30. I have never seen so many spider webs in a garden! I welcome spiders, and also snakes, to my garden. They are part of a good ecology. Inside my house is another matter!

  31. Lola says:

    Those puffs of white sure are pretty with dew on them. I’ve seen them many times. I too at first thought they were cotton.
    So glad your biter wasn’t a spider. They are no fun as I know first hand. Gnats, they are a different thing altogether. They would eat me up when gardening when in N.C. Those oak leaves didn’t help.

  32. I love that you took the time to admire the artwork of the spiders instead of taking their webs down as many would have done. Vampire gnats sound awful…I hope they leave you alone in the future πŸ˜‰

  33. Anna says:

    Was enjoying your post until the close up photo of the weaver Frances πŸ™‚ Fascinated by the veg display on the shelves which is so neat and tidy. Are those yellow courgettes next to the carrots? If so you are most lucky – not an item that appears in UK shops.

    Thanks, Anna. Yes, those are yellow squash, a common veggie here. Sorry to hear they are not offered across the pond. They are very easy to grow yourself, if seeds are available.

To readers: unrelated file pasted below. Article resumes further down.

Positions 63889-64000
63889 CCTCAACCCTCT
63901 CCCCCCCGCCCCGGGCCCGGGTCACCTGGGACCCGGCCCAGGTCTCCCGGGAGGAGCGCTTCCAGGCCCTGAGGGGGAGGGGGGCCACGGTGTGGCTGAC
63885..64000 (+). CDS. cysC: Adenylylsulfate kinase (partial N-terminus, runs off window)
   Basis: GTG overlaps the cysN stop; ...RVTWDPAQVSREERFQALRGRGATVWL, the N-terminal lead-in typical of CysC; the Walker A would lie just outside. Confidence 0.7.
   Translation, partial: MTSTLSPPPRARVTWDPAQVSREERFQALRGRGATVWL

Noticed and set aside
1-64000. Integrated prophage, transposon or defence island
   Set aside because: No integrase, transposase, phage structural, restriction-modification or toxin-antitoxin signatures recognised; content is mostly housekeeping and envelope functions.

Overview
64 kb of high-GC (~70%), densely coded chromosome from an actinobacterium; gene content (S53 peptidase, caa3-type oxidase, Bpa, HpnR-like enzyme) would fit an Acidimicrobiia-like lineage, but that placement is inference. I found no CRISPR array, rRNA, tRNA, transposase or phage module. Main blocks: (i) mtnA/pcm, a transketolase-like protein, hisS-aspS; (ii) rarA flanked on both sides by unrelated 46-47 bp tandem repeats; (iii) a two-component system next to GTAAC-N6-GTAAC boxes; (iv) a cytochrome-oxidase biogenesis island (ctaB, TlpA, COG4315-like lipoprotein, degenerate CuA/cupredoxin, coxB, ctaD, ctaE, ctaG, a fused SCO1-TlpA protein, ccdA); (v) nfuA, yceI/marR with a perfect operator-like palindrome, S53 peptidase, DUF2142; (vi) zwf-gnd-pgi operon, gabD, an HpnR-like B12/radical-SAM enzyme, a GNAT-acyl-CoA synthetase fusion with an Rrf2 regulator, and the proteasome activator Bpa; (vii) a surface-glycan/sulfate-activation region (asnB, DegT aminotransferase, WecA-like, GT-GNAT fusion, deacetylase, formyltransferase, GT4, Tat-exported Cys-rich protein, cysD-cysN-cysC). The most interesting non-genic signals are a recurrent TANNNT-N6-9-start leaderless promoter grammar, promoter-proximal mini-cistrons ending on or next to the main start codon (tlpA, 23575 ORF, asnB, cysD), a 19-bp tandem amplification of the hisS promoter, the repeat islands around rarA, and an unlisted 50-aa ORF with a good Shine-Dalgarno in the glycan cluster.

34. Layanee says:

    I have seen webs like these on occasion and in similar patterns but I have never seen their creator. Ethereal aren’t they? Great shots.

  35. Sunny says:

    These photos are fantastic!

  36. Grace says:

    Hi Frances~~ Well written. Isn’t it interesting the twists and turns Nature takes? These types of webbings are evident here in the fall when the hobos are their most dastardly. Unlike your pretties ours are crafted with a funnel hole in the center which makes the whole thing look ominous, like an impending trip down the [albeit miniature] rabbit hole.

    As you were writing about the garage door opener and all, I wondered if you were going to tell your readers that you’d been robbed while grocery shopping. I’m glad this was not the case.